FIG. 7 illustrates the present invention's maxim, “the thicker, the better,” which is suggested by Expression (3). In other words, the greater the thickness of the HTS film, the lesser the IMD power (and hence the greater the performance) of the HTS filter that includes the HTS film. As previously pointed out herein, the typical thickness d of a traditionally grown YBCO film is approximately 350 nm. Recently developed HTS film growth methods, such as disclosed by Foltyn et al. in their abovementioned Applied Physics Letters publication and Jia et al. in their abovementioned Applied Physics Letters publication, can be inventively implemented for making a multilayer stack 1000 having any plural number of layers (within practical limits) and having markedly increased thickness d as compared with the conventional thickness d≈350 nm. A stack 1000 describing a multilayer HTS material system (e.g., a two-layer system, a three-layer system, a four-layer system, etc.) can be fabricated either “from scratch” or by way of amplifying a previously existing HTS film such as in the form of a single strip 100. Incidentally, present joint inventor Agassi has observed that a multilayer superconductor film configuration may be advantageous in another respect, namely, in facilitating the pinning of vortices in high power applications, due to the discrete nature of the individual film layers.

Provided in accordance with some embodiments of the present invention is a computer program product comprising a computer useable medium having computer program logic recorded thereon. The inventive computer program product is capable of residing in the memory of a computer such as computer 500 shown in FIG. 7. According to typical inventive practice of a computer program product, the computer program logic includes means for enabling access to various information related to the HTS film (e.g., HTS strip 100 or HTS stack 1000) and to the HTS filter (e.g., HTS filter device 300) that includes the HTS film. Depending upon the inventive computer program product embodiment, the accessible information includes any or all of the following: the material composition of the film; the thickness of the film; the total amount of electrical current being conducted by the HTS film during operation of the HTS filter; the temperature to which the HTS film is being cooled during operation of the HTS filter (wherein the operation temperature T of the HTS film is established or determined by a cooling source, such as cryocooler 400, that is associated with the HTS filter); the linear penetration depth of the HTS film during operation of the HTS filter; the gap maximum of the HTS film during operation of the HTS filter; a relationship between the linear penetration depth of the HTS film and the temperature to which the HTS film is being cooled during operation of the HTS filter; a relationship between the gap maximum of the HTS film and the temperature to which the HTS film is being cooled during operation of the HTS filter. Typically, the inventive computer program product further includes means for making at least one determination, based on Expression (3), in furtherance of reducing the intermodulation power of the HTS filter. For instance, an inventive computer program product can determine the optimum value of the operation temperature T, wherein this optimum value is defined as the value of the operation temperature T that minimizes the term (λO(T))10(K(2)(T))2/(ΔO(T))6 in Expression (3).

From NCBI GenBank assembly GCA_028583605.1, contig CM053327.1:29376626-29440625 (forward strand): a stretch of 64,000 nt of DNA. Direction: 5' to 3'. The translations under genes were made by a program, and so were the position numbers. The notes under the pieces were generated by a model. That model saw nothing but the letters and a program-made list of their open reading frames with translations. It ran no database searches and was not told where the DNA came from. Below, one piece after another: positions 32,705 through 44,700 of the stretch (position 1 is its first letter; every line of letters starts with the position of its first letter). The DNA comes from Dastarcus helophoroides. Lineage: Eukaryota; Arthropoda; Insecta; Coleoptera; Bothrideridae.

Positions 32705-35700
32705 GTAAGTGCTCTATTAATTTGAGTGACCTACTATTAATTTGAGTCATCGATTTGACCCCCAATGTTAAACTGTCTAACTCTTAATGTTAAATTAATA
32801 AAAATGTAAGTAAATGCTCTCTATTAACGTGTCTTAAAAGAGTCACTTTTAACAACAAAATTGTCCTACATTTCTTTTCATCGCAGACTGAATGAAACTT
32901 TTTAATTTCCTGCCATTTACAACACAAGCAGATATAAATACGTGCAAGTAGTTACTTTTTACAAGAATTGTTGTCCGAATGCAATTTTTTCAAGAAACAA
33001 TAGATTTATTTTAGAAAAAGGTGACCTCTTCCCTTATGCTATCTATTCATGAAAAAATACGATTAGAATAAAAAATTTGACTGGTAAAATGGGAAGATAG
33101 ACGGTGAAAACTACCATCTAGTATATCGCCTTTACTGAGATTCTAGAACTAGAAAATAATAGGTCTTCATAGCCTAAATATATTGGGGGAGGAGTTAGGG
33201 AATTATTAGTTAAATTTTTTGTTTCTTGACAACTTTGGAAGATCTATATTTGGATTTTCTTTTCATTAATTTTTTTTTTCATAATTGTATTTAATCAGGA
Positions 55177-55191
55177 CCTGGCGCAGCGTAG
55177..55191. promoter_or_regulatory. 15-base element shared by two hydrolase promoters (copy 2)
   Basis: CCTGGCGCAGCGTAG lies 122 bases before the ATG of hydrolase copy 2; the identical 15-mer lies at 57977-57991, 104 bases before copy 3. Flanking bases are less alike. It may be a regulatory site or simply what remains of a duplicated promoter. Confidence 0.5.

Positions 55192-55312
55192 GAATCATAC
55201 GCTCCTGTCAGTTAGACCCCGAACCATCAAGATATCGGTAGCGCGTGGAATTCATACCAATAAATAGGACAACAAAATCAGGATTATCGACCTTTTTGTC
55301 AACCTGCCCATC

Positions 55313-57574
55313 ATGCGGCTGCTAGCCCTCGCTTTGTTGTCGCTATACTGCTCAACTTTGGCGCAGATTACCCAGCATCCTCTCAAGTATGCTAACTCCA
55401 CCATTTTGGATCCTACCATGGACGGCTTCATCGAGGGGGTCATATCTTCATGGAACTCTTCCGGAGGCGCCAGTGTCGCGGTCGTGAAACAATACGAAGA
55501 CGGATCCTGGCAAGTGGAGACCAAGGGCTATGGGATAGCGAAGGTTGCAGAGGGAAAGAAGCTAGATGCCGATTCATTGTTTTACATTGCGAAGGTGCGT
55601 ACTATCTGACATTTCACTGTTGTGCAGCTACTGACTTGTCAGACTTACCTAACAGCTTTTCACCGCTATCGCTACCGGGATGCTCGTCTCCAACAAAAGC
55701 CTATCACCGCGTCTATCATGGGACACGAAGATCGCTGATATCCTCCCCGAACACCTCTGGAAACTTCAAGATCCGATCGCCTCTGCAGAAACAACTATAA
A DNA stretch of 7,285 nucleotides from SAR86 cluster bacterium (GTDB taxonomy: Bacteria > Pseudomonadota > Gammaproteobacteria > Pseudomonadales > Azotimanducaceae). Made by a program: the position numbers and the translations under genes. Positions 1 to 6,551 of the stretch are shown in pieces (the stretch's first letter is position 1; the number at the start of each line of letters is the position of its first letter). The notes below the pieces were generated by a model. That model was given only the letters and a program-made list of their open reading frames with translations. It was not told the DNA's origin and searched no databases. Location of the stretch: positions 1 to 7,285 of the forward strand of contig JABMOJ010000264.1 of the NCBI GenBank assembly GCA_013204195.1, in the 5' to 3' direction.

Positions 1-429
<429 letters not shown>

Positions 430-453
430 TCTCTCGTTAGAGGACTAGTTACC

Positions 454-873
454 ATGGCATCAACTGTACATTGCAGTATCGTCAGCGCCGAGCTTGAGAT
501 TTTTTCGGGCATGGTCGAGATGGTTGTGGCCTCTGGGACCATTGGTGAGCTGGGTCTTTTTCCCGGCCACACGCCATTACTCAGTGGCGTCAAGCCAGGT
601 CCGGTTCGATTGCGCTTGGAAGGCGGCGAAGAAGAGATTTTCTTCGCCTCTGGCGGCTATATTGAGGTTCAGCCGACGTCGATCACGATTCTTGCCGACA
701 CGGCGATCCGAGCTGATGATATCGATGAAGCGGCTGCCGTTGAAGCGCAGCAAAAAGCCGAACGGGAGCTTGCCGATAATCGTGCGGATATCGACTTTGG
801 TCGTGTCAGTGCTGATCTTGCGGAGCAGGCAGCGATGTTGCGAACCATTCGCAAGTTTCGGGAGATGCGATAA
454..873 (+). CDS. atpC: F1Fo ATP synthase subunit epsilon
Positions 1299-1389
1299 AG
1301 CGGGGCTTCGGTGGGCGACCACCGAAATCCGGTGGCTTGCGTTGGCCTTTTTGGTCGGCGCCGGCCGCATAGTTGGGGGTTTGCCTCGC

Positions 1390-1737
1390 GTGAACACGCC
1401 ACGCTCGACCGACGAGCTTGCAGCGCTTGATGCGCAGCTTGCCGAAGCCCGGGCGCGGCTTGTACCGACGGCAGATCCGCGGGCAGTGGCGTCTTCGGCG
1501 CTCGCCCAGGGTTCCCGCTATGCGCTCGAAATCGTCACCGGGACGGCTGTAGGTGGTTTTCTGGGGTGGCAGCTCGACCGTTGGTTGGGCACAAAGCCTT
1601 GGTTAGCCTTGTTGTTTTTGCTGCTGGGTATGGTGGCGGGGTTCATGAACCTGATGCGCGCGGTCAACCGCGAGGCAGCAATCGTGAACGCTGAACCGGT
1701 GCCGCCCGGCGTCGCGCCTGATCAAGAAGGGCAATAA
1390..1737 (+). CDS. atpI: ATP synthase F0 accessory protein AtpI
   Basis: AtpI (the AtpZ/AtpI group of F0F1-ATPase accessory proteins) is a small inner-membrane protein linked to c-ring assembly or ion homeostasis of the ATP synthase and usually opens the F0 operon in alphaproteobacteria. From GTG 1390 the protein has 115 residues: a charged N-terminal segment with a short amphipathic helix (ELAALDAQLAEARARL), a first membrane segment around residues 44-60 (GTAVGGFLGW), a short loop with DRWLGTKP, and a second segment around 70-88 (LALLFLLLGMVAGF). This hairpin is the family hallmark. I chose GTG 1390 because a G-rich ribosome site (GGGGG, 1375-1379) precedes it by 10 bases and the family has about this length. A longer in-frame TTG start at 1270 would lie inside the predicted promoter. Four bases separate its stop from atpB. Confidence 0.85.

The present invention, which is disclosed herein, is not to be limited by the embodiments described or illustrated herein, which are given by way of example and not of limitation. Other embodiments of the present invention will be apparent to those skilled in the art from a consideration of the instant disclosure or from practice of the present invention. Various omissions, modifications and changes to the principles disclosed herein may be made by one skilled in the art without departing from the true scope and spirit of the present invention, which is indicated by the following claims.

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Referenced by
Citing PatentFiling datePublication dateApplicantTitle
US8391937Mar 5, 2008Mar 5, 2013The United States Of America As Represented By The Secretary Of The NavyRadio frequency cavities lined with superconductor-coated tiles
US8412292 *Jul 16, 2010Apr 2, 2013The United States Of America As Represented By The Secretary Of The NavyIMD-selective design of HTS-based filters
US20100285969 *Jul 16, 2010Nov 11, 2010The United States Of America As Represented By The Secretary Of The NavyIMD-Selective Design of HTS-Based Filters
Classifications
U.S. Classification505/210, 505/700, 505/701, 333/238, 333/99.00S, 505/220, 505/230, 505/866
International ClassificationH01P1/00, H01B12/02
Cooperative ClassificationY10S505/866, Y10S505/701, Y10S505/70, H01P11/007
European ClassificationH01P11/00C